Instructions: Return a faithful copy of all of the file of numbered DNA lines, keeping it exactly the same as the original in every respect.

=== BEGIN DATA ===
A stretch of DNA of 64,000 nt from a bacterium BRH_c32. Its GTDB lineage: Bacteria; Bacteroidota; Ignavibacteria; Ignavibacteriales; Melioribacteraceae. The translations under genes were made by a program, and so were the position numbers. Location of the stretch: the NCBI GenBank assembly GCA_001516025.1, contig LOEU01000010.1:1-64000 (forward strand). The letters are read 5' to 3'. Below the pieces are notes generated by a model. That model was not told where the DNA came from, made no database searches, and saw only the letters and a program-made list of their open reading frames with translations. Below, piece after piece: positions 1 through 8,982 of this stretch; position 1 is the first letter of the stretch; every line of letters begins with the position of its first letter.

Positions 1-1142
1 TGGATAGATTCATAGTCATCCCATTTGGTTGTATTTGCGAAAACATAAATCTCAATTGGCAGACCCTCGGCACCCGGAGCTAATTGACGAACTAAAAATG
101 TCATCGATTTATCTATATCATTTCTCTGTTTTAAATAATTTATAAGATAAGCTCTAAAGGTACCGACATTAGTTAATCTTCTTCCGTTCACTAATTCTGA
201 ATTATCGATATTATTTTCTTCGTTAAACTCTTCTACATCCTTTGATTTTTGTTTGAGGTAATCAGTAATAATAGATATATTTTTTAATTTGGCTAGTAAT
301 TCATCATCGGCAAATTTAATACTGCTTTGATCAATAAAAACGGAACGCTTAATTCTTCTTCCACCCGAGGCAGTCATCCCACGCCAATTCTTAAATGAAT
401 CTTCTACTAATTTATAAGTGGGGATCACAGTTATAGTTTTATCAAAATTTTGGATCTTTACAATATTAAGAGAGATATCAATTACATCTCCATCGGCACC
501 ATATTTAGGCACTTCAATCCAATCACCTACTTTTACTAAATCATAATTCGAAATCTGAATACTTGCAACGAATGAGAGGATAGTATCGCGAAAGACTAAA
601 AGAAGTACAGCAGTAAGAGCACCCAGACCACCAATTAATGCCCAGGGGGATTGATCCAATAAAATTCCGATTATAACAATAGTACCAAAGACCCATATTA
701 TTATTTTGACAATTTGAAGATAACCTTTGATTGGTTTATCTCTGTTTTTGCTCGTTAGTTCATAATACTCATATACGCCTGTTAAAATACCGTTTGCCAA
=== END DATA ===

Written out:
A stretch of DNA of 64,000 nt from a bacterium BRH_c32. Its GTDB lineage: Bacteria; Bacteroidota; Ignavibacteria; Ignavibacteriales; Melioribacteraceae. The translations under genes were made by a program, and so were the position numbers. Location of the stretch: the NCBI GenBank assembly GCA_001516025.1, contig LOEU01000010.1:1-64000 (forward strand). The letters are read 5' to 3'. Below the pieces are notes generated by a model. That model was not told where the DNA came from, made no database searches, and saw only the letters and a program-made list of their open reading frames with translations. Below, piece after piece: positions 1 through 8,982 of this stretch; position 1 is the first letter of the stretch; every line of letters begins with the position of its first letter.

Positions 1-1142
1 TGGATAGATTCATAGTCATCCCATTTGGTTGTATTTGCGAAAACATAAATCTCAATTGGCAGACCCTCGGCACCCGGAGCTAATTGACGAACTAAAAATG
101 TCATCGATTTATCTATATCATTTCTCTGTTTTAAATAATTTATAAGATAAGCTCTAAAGGTACCGACATTAGTTAATCTTCTTCCGTTCACTAATTCTGA
201 ATTATCGATATTATTTTCTTCGTTAAACTCTTCTACATCCTTTGATTTTTGTTTGAGGTAATCAGTAATAATAGATATATTTTTTAATTTGGCTAGTAAT
301 TCATCATCGGCAAATTTAATACTGCTTTGATCAATAAAAACGGAACGCTTAATTCTTCTTCCACCCGAGGCAGTCATCCCACGCCAATTCTTAAATGAAT
401 CTTCTACTAATTTATAAGTGGGGATCACAGTTATAGTTTTATCAAAATTTTGGATCTTTACAATATTAAGAGAGATATCAATTACATCTCCATCGGCACC
501 ATATTTAGGCACTTCAATCCAATCACCTACTTTTACTAAATCATAATTCGAAATCTGAATACTTGCAACGAATGAGAGGATAGTATCGCGAAAGACTAAA
601 AGAAGTACAGCAGTAAGAGCACCCAGACCACCAATTAATGCCCAGGGGGATTGATCCAATAAAATTCCGATTATAACAATAGTACCAAAGACCCATATTA
701 TTATTTTGACAATTTGAAGATAACCTTTGATTGGTTTATCTCTGTTTTTGCTCGTTAGTTCATAATACTCATATACGCCTGTTAAAATACCGTTTGCCAA